Five Types of Antagonists that Spark Your Plotline

Five Antagnoists to Write Into Your Story

Every story has an antagonist, and your character needs to run into plenty of them to make a compelling tale and experience the growth needed to create a satisfying ending. But not all antagonists are enemies; some conflict can come in surprising or unpredictable ways. If you’re running low on inspiration, here are some ideas to get your character on the move.

The Villain

Often when we think of a story’s enemy, a stereotype comes to mind. Perhaps it’s a man in a cape cackling over the fallen hero, or a rich man hiring assassins, or the ex-boyfriend that turned into a stalker. Some villains are out-and-out evil and genuinely want to see your character fail. They can be great in a story if you take time to develop their personality to feel as realistic and logical as the main character feels.

The Nay-Sayer

Not everyone who sabotages you is trying to do so. Often the person who discourages you does so out of well-meaning desire to avoid letting you get hurt. A character’s most significant emotion hurdle might come from a spouse concern about financial or relationship risk, a relative who feels the need to warn of impending dangers or even a best friend who struggles with jealousy.

The Alternate Agenda

The source of conflict in a story can come from a jerk who wants to build his company on the inherited land of a Mom and Pop Shop, to two generally-sweet little ladies who are competing to take the prize for the best pie, to an experienced guide who wants to take a different trail than the rookie in charge is headed toward. In every case, limited resources cause only one person to come ahead and little or no room for compromise. Even the best of friendships will feel the strain.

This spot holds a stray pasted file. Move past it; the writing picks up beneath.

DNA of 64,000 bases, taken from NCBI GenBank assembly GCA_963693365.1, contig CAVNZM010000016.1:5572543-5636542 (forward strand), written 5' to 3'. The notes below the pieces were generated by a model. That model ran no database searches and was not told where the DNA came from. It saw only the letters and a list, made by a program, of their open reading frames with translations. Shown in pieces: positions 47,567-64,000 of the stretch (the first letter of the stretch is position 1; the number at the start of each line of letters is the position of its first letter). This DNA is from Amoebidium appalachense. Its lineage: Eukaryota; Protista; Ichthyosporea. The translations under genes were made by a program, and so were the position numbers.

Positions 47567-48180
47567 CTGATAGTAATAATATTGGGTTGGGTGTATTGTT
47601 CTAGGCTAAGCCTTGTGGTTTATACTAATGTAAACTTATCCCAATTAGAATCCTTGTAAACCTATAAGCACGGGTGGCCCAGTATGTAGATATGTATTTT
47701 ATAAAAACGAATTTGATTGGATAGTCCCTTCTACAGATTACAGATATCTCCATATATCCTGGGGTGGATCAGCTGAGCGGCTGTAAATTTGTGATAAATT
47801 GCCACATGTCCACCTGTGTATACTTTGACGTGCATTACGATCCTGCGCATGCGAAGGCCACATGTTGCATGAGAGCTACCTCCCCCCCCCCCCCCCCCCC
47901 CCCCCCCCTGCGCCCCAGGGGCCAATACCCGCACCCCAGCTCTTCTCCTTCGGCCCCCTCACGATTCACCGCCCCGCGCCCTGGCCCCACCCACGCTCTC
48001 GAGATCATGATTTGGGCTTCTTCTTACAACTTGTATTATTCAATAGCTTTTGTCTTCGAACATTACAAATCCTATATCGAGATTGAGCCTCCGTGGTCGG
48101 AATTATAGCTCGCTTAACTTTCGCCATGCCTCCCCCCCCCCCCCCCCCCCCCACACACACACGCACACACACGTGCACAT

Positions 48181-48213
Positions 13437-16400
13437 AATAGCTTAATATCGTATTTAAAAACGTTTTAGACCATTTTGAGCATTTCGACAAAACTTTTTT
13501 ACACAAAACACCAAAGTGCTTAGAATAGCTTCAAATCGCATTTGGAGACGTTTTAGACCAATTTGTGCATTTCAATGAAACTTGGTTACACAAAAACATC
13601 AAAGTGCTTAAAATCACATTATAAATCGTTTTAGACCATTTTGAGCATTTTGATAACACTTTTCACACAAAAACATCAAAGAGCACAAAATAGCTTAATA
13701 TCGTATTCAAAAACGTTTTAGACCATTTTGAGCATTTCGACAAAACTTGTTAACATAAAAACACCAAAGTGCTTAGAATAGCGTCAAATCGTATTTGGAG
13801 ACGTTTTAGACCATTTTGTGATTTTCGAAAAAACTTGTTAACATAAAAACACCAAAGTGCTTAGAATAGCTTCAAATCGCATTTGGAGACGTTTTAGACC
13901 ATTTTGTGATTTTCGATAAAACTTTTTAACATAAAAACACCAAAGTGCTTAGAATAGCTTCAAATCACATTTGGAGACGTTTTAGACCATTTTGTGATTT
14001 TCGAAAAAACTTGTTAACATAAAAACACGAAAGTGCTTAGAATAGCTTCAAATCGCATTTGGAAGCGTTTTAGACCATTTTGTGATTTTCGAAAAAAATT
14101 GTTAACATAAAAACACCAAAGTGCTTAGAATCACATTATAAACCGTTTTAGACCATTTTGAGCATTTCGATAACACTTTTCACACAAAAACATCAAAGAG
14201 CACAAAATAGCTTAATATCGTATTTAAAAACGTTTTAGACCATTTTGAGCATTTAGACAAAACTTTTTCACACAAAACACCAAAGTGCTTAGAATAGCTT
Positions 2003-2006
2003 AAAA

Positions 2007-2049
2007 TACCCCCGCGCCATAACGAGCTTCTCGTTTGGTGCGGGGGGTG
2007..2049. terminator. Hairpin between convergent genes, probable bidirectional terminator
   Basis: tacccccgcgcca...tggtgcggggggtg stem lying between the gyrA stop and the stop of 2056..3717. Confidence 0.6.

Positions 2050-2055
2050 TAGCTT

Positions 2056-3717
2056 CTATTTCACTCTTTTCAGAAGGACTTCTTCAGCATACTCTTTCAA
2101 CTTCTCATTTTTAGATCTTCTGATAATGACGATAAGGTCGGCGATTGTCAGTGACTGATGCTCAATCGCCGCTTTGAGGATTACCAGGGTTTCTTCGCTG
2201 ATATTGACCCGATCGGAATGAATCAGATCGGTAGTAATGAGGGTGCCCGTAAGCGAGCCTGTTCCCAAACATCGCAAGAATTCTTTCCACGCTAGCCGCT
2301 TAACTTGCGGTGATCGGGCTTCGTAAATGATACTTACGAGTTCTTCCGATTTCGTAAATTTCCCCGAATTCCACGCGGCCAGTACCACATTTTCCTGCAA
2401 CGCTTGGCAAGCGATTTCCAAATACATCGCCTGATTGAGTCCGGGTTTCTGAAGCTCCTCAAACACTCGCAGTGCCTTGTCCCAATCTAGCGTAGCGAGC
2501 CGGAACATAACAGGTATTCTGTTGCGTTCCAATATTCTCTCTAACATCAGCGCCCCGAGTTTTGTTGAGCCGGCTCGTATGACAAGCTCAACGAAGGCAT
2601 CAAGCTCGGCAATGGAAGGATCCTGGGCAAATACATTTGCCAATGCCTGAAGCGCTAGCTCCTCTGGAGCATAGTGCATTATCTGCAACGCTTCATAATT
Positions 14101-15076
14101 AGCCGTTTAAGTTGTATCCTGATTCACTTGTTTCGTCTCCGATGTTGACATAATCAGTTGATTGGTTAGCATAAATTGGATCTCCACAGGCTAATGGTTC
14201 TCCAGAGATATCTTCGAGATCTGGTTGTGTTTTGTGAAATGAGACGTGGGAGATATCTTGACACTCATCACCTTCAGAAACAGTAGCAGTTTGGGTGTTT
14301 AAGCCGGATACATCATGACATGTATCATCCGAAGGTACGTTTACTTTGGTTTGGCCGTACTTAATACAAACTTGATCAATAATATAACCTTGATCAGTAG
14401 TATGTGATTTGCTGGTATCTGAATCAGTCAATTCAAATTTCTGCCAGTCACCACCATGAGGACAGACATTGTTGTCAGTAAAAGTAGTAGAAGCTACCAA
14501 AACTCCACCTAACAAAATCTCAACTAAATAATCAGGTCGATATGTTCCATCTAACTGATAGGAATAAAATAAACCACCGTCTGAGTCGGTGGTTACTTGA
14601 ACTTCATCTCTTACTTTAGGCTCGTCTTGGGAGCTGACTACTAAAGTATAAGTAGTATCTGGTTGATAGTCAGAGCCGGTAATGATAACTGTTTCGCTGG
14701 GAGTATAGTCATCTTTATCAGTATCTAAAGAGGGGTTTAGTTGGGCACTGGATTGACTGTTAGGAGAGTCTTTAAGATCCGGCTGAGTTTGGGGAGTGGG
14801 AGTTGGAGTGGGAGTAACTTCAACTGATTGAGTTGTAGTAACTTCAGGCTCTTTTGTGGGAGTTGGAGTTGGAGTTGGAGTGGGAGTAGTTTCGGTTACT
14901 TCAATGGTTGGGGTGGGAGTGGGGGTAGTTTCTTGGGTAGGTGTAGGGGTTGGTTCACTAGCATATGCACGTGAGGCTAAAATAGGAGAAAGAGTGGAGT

Outer Circumstances

Elements that are beyond your character’s control can give a non-human source of conflict. Nature’s fury, war, cultural beliefs, illnesses, and lack of resources for survival can wreak their own havoc and cause a deep well to draw upon when you’re making things difficult for your character.


What your character believes about himself and the world will influence his reaction to circumstances and people that make up the storyline. These could take the form of lack of confidence, childhood development, a poverty mindset or scarcity mentality or character flaws and addictions.

If you struggle to keep the steam in a storyline, choose one of the elements you haven’t tried. Raise the stakes – higher than you know how to solve. Create chaos. Then sit back and trust your character. Don’t worry. Characters want to survive as much as we do: he’ll come up with brilliant plans – or go down fighting. Either way, adding layers of problems to your plot will create inspiration and the drive to get you to that final page.